Farm Together Review
“Are there any games I can play with my children?” I hear this question often, and it’s always difficult to answer, especially if the children are young and not able to play anything with a hint of violence. That closes the door on most Lego and Disney titles, Nintendo’s assortment of platformers, and even Roblox and Minecraft. There isn’t much out there for the younger generation, and I often point parents toward games on phones as a starting point. Moving forward, I won’t hesitate in suggesting Farm Together as an option, as it’s clearly designed with this question in mind, and delivers pressure-free gameplay that both children and adults will find rewarding.
Farm Together is an oddity in gaming that doesn’t really present a challenge, defined goal, or obstacle to overcome. You’re just invited to build a farm at your own leisurely pace. Your farm’s crops and animals don’t die if you neglect them, and you never find yourself in financial jeopardy if you don’t have a decent harvest. For every crop that you purchase, you are guaranteed to make significantly more when it blooms. The more you play, the richer you become, and your farm continues to expand and more building options become available. You are quickly inundated with things to do, and the design is all about letting you do exactly what you want when you want. The experience ends up being about artistic expression in designing a cool-looking farm and just having fun while doing it.
The controls and interface for the farming and building are easy to understand, allowing for most things to be accomplished within seconds. My six-year-old daughter can’t read yet, but she immediately grasped all of the gameplay, and was creating complex fenced-in areas for pigs and fields lush with cabbage within just minutes of playing. The only thing she had to keep an eye on was her available balance and the cost of each product. Whenever she ran out of money, she would harvest crops to replenish her wallet. Developer Milkstone Studios did a phenomenal job of creating quick gameplay loops that allow your farm to grow quickly, and not just in conventional ways. You'll add houses, shops, and all sorts of things to give it some variety.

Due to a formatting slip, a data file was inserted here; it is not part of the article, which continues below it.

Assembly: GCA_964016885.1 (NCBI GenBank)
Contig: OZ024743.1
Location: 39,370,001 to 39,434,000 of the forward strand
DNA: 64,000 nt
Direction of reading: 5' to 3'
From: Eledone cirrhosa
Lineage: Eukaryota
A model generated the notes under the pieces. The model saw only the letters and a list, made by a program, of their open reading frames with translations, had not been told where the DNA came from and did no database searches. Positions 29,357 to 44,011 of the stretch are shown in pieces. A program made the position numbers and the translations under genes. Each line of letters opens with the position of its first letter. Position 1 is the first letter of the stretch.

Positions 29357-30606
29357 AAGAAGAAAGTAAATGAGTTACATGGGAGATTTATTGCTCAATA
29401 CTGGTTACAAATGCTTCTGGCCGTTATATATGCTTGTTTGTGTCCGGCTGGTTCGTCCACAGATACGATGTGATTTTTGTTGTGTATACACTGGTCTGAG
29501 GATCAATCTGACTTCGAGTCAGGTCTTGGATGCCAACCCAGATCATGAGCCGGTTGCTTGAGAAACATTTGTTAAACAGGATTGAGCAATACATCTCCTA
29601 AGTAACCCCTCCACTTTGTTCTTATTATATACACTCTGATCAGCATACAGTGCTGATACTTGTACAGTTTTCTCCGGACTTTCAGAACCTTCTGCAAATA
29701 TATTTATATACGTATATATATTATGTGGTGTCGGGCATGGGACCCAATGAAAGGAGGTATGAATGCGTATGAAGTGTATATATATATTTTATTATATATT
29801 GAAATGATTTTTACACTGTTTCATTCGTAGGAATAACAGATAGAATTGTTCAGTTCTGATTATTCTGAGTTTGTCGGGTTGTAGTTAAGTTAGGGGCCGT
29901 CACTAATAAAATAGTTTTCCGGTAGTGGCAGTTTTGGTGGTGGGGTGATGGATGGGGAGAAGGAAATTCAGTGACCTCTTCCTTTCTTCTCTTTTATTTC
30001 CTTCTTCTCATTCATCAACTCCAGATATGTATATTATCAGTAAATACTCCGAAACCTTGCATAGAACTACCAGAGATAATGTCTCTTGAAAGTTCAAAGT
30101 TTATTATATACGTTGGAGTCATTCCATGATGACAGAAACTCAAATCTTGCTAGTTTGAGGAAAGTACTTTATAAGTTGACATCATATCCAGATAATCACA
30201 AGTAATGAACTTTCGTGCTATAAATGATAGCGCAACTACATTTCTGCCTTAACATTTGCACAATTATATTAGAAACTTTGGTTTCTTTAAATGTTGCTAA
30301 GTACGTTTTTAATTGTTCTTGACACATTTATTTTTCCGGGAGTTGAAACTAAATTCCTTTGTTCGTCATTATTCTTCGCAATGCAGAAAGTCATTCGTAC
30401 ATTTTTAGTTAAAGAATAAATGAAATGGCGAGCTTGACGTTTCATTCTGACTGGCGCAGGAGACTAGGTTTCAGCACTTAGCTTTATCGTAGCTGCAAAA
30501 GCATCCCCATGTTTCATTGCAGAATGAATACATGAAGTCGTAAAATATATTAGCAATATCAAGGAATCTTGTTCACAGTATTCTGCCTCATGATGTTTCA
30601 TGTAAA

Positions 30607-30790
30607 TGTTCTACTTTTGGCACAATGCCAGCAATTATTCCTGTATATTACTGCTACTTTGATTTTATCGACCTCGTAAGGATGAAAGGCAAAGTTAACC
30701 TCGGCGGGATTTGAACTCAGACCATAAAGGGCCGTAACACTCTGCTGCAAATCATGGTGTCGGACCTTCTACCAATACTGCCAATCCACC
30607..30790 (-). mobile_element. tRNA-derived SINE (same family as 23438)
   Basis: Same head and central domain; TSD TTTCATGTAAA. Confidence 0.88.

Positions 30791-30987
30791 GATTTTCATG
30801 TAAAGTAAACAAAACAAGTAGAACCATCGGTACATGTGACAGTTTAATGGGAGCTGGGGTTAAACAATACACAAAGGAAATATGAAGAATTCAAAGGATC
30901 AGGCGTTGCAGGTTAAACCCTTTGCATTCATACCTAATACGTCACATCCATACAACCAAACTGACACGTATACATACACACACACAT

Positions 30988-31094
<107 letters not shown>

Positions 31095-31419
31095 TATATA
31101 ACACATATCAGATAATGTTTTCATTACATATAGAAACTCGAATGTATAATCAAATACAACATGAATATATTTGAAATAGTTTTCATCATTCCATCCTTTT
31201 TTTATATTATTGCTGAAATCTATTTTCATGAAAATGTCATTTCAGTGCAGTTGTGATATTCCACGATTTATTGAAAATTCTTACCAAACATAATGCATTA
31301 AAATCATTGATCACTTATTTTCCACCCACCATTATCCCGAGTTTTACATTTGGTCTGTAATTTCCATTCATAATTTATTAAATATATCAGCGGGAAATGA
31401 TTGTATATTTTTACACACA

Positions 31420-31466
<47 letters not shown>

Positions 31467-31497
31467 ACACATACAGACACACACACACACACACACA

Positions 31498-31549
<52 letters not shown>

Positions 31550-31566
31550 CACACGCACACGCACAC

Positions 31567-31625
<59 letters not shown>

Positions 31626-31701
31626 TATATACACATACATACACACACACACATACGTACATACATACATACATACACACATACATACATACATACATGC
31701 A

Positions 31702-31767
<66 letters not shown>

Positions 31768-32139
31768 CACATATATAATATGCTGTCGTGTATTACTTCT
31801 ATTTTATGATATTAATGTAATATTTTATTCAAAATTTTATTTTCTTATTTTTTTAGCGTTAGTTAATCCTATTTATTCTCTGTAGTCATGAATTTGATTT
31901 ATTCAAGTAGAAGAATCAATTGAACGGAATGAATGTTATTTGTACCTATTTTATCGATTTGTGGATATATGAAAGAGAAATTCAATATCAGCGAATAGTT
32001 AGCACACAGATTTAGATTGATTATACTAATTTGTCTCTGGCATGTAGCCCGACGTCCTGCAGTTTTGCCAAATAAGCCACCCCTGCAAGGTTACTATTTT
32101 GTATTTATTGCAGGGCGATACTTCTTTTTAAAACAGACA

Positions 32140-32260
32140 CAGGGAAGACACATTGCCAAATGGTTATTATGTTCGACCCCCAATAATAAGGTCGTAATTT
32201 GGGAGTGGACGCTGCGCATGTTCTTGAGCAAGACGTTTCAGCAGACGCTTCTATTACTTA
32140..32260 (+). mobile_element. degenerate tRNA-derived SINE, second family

The only frustration that can arise is the time it takes for specific crops to grow. If you want lettuce, it is ready to harvest in 10 real-world minutes. If you want corn, it takes two full days for it to grow. You can expedite the growth of everything in the game by watering or feeding it, but just by a sliver. If you have fields filled with stuff that takes significant amounts of time to grow, you could find yourself with no money to play with. Milkstone thought of this, and implemented a wishing well that gives you a small bit of money every couple of minutes that, if used smartly, can snowball and get you back on the path of growing things quickly.
Farm Together oddly has a lot in common with free-to-play games of the mobile variety. By completing different tasks, players earn three different currency types to unlock specific things. If you continue building and harvesting, all three of these currencies flow in at a nice pace – and without any insidious pay-to-win options. You can’t use real money to speed anything up.
Although building is easy, this is not a game that can quickly be burned through. It has hundreds of things to unlock, including expansion lots for your farm. Unlocking a new type of fruit may not sound that enticing, but there are plenty of unexpected things to get, including oddities like a hammerhead sharks and ostriches. The world ends up being gargantuan, to a fault even. Getting to the far corners of your farm can be a trek, and remembering where you placed everything can also lead to some confusing moments of exploration. A tractor becomes available in the opening hour of play to help speed up the farming itself, but it won’t get you anywhere faster.
The game world is huge because it’s designed with multiplayer in mind. Up to 16 players can farm together over Xbox Live. No local split-screen is offered, but the online aspect is handled well, allowing for guest and friend permissions to be set – such as “harvest only” or “plant and harvest.” The only irritation to the multiplayer is player levels and unlocks don’t carry over into other people’s new farms.
While NPC characters ask you for specific hauls of food, you don’t really interact with other characters. You also don’t travel to any towns – it’s all about your farm and making it bigger. That alone is more than enough to satisfy. I am having a blast playing this game with my daughter, and it’s just nice to see a game that doesn’t make you stress in any way. Just sit back, relax, and watch the fields grow.